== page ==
The making of a literary superstar

By Yu Sen-lun  /  STAFF REPORTER

Thu, Feb 08, 2001 - Page 11

Linking Publishing's (聯經出版公司) booth at the Taipei International Book Exhibition (台北國際書展, TIBE) was jam packed with people wanting to buy books by Gao Xingjian (高行健). "Hurry! Today is the last day for discounts on Gao Xingjian books!" announces from behind the counter.

"Quick, let me buy Gao's books for you," a middle-aged woman said to her son, explaining, "He's a Nobel Prize winner. He's famous." And as a result of the huge hype that has surrounded Gao's visit to Taiwan, he has become a household name.

But this is not Gao's first visit by any means. Prior to this trip, which was timed to coincide with the TIBE and was a consequence of his entry into the elite Nobel club, he had visited Taiwan on six previous occasions. During these visits, he had made a few friends with such literary luminaries as Chang Ta-chun (張大春), Li Ang (李昂), and actor Feng Yi-kang (馮翊綱), and held several exhibitions of his ink wash paintings in Taipei. Moreover, Soul Mountain was first published in Chinese in Taipei five years ago.

The contrast between Gao's virtual no-name status prior to the announcement of his Nobel Prize five months ago and the massive and still-growing hype surrounding his current visit couldn't be more drastic.

Over the past five years, the Chinese edition of Soul Mountain sold less than 1,000 copies. Two years ago, Linking Publishing listed the book for clearance sale, off loading stock at half price. Over the last four months, after the announcement of Gao's Nobel Prize, sales for the book skyrocketed, reaching 120,000 copies. One Man's Bible, Gao's other major literary work, has also sold nearly 90,000 copies over the same period. Gao's other works, including five essay and drama collections have together sold more than 30,000 copies, according to Chen Chiu-ling (陳秋玲), marketing director of Linking.

"This year at TIBE, our sales business has grown five fold. Gao accounted for more than 70 percent of our sales," she said.

As his book sales have grown, so has the number of Gao's "old friends."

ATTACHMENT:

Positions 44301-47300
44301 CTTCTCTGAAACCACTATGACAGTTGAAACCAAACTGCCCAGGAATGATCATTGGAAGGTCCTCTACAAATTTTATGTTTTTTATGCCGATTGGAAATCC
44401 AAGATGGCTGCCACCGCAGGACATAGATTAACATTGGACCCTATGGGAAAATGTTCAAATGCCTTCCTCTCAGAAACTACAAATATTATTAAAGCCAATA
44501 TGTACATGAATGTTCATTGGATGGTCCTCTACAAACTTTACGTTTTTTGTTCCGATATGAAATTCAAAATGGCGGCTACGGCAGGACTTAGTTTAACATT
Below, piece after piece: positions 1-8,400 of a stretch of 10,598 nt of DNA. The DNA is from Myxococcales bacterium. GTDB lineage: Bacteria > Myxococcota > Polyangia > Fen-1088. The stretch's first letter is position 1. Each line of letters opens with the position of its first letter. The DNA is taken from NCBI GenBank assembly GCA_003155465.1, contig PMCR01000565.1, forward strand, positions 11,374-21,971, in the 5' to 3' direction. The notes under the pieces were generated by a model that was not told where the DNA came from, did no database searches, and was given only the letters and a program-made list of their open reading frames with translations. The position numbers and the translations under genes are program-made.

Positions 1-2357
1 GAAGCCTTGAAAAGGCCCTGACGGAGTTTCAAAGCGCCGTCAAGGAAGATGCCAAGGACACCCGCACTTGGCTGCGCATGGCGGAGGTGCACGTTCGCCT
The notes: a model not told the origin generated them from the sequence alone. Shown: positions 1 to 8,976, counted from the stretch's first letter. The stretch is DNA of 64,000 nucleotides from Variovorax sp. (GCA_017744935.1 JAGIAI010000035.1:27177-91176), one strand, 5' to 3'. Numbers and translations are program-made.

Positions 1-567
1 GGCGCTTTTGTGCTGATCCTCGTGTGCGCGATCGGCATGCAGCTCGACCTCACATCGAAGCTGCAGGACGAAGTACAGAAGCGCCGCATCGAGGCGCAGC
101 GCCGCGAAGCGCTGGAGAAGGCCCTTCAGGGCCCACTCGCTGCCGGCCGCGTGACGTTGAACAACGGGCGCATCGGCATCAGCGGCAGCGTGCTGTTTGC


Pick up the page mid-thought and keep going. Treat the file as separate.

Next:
Over 70 literary heavyweights and artists turned up at a reception held in Gao's honor at Taipei's Grand Hotel last week. Although many had only recently become aquatinted with Gao, many gave him an affectionate hug, a form of demonstrative affection uncommon among Taiwanese writers.

Speaking to the Chinese media, author Li Ang recalled how Gao was treated last year by these "friends." "Last year when he visited, he was put up at a university guest house, not even a hotel. And when he tried to gather friends for a dinner, [Gao] Xingjian made 20 more calls but only eight people showed up," Li said.

Feng Yi-kang, founder of the Comedian's Workshop (相聲瓦舍), also recalled an unsuccessful exhibition Gao held seven years ago in Taipei. "He stayed at my home, with lots of unsold paintings that he'd have to take back to Paris with him. He asked me to pick one as a gift," said Feng. This painting was used as the backdrop for a reading of Gao's play The Night Walker, which was put on by Comedian's Workshop to a warm reception last Sunday.

This change has been brought about partly due to the massive support of two of Taiwan's leading dailies, the United Daily News (聯合報) and China Times (中國時報). Each paper organized a public lecture for Gao, then made him the subject of consecutive front-page stories in their paper. United Daily Group, which owns four Chinese-language dailies in Taiwan, also happens to own Linking Publishing.

With reporters now dogging his every move, Gao's celebrity status may have curtailed his personal freedom, which is ironic for someone who has spent most of his life and literary career living quietly in his own corner.